Migrating a Repository to Bazel

This will be a bit of a difficult post for me to make, because the work I've been doing has all been in a private repository at work and I can't share any of the direct code snippets here. But I think the work to migrate build systems has been very interesting, and I'd like to share some lessons and tips with those following a similar path.

I won't go into "Why Bazel" or anything like that here. I'll assume you have an existing codebase in some form and want to switch it over to using Bazel, and you want to know how to make the switch easier.

Let's refactor your build tool.

1: Find your seam

This is a common step when performing refactorings, and applying it to build tools is no different. You should start by finding small parts of the repository that you can switch over to Bazel without disrupting other sections. This will allow you to slowly add new targets to your build without requiring a massive merge of all the projects at once.

The phrase "without disrupting" is potentially confusing here, because Bazel is very opinionated on where it puts your task output files. We'll cover that in the next section, but it's important to pick section of the repository that are conceptually separate steps, not just one that is tied together by a script or similar.

For example, there are often seams where two different languages interact in your repository, or where two different services talk to each other. You may currently depend on your protobuf objects being placed in a specific directory to get picked up by another project, but building those protobuf files is an excellent seam: you just have to change the instructions to build those files first, then switch that build step over to Bazel.

When you take this approach, changes get easier and easier to make. The first few seams are painful because you're breaking up your repository structure, but the next steps become easier and easier. Once the API schema is generated, you can generate the database schema. Then when you go to switch the server build to Bazel, you already have all your dependencies built in a way that makes them trivially accessible from Bazel.

2: Find the files you depend on

Bazel tries to remove the concept of file management from the build process, and instead tries to get you to think of your build as a dependency graph. If you're repository is small and the dependency graph is, too, this almost certainly isn't worth your time. But in large repositories, being able to abstract away a dependency on another project is incredibly powerful. Developers can compile and test just the changes they know they made, and know that all their dependencies will be built for them with no thought added.

However, if you don't have Bazel yet, you probably depend on files to communicate between projects. You may generate a file that several projects need to use, or that a current project uses from a very specific location. Or you might run a script that creates several files all over your repository.

Because Bazel is very opinionated about how it does things, it's very difficult to place files in exactly the same place they were before. First of all, Bazel puts output files in a directory separate from your source code, and there's no way to get this to change easily. Even with some efforts with a genrule, I've had no luck placing files into the repository tree during the build process.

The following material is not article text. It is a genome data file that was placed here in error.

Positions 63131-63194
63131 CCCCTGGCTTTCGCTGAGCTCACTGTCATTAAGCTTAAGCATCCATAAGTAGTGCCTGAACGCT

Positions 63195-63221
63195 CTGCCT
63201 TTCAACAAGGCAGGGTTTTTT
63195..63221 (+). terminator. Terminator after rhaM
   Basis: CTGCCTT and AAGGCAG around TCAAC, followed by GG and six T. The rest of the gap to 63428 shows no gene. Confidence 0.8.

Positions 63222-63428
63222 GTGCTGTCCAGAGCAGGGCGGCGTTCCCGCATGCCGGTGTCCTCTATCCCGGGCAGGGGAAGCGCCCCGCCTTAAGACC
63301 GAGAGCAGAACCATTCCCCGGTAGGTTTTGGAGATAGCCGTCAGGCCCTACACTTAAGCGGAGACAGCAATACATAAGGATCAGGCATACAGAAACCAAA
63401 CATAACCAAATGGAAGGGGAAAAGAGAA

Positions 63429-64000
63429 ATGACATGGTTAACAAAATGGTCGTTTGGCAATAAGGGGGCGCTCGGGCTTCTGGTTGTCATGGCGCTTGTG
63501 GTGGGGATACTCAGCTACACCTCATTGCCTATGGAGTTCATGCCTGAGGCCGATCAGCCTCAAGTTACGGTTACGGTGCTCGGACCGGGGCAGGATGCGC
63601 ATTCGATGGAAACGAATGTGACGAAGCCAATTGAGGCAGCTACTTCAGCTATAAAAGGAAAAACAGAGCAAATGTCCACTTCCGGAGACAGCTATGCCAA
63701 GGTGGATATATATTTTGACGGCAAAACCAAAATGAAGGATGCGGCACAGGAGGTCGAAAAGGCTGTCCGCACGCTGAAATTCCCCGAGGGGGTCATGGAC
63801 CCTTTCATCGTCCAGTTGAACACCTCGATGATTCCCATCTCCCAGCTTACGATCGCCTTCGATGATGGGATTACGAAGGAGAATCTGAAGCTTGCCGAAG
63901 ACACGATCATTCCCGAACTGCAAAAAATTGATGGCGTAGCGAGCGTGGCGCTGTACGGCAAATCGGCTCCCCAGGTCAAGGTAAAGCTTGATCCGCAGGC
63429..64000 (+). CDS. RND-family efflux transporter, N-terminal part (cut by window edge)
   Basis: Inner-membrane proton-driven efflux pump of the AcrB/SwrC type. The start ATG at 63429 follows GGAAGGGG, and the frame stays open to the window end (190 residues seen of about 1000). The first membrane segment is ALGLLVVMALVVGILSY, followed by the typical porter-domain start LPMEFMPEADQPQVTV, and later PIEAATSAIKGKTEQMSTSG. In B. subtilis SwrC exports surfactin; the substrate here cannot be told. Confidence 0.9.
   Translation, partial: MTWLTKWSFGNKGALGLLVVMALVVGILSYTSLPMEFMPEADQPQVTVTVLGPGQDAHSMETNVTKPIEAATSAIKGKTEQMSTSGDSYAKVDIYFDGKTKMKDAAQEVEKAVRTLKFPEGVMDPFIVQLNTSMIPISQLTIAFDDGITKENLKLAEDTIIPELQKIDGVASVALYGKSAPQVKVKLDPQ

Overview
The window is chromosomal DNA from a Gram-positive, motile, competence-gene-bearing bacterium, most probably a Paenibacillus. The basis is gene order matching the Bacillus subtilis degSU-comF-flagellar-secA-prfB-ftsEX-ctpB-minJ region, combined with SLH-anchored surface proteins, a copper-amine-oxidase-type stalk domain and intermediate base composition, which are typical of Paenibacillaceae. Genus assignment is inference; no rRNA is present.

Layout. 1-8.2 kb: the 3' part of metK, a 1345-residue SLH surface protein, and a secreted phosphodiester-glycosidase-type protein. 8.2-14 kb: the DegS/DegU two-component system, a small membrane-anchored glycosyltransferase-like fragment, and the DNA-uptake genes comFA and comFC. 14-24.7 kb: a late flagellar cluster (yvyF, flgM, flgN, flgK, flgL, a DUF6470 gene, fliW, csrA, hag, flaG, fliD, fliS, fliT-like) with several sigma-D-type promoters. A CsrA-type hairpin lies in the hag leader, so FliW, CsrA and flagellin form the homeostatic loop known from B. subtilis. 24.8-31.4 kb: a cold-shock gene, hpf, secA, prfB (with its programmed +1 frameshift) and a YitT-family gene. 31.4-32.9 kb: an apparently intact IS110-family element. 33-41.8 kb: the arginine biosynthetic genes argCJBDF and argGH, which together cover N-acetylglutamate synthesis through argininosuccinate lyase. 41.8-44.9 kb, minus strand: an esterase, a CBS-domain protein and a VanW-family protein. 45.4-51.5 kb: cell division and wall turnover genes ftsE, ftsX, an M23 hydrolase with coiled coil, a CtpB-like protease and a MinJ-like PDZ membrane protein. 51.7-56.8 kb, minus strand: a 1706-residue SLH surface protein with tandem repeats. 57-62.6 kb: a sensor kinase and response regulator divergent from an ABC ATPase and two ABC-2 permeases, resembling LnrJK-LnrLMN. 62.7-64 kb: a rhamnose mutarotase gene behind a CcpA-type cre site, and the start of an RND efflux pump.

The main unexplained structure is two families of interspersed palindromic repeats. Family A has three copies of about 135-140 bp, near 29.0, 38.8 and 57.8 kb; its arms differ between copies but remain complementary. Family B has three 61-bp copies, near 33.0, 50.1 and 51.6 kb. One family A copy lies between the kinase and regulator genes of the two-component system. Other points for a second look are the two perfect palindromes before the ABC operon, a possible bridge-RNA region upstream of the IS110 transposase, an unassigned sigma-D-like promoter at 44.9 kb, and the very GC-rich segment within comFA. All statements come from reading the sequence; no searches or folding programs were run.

However, that shouldn't deter you. You can do a 2 step process to create a "script" you can run to place the files you need wherever you want in the repository. Let's go through an example.

Example seam

In this example, let's assume that:

  • You have a Scala project (using SBT) that relies on some XML as a resource
  • That XML is currently generated by building and running a Python script (using Poetry)
  • So to run the current build, you might do something like:
cd python-generator/
poetry run generator --output-dir=../sbt/src/main/resources/
cd ../sbt/
sbt compile
This pattern of "go to project directory, run command, back out" is common in many polyglot repositories.

We can encode this in Bazel with 2 steps: a genrule to create a shell script that can run in the normal repository tree, and a sh_binary that you can actually run. Your project's poetry/BUILD.bazel might then look like:

    name = "generator_script",
    tools = ["poetry"],
    outs = ["generator.sh"],
    srcs = glob(["**/*.py"]),
    executable = True,
    cmd = """
    	echo '#!/usr/bin/env bash' > "$(OUTS)"
        echo 'cd "$${BUILD_WORKSPACE_DIRECTORY}/poetry/"' >> "$(OUTS)"
        echo 'poetry run generator "$$@"' >> "$(OUTS)"

    name = "generator",
    srcs = [":generator_script"],

This will create a shell script that will run from the BUILD_WORKSPACE_DIRECTORY, which is the root directory of your Bazel workspace (generally, the root directory of your repository). It will then cd into the poetry directory and execute poetry run generator, with all the command line flags you've passed to it.

So your command line from above would turn into:

bazel run //poetry:generator -- --output-dir=../sbt/src/main/resources
cd sbt/
sbt compile

From here you can work towards making the Python generator into a Bazel target, then use that in the Scala code when that gets switched over:

    name = "generator_consumer",
    srcs = glob(["**/*.scala"]),
    resources = "//poetry:generated_xml",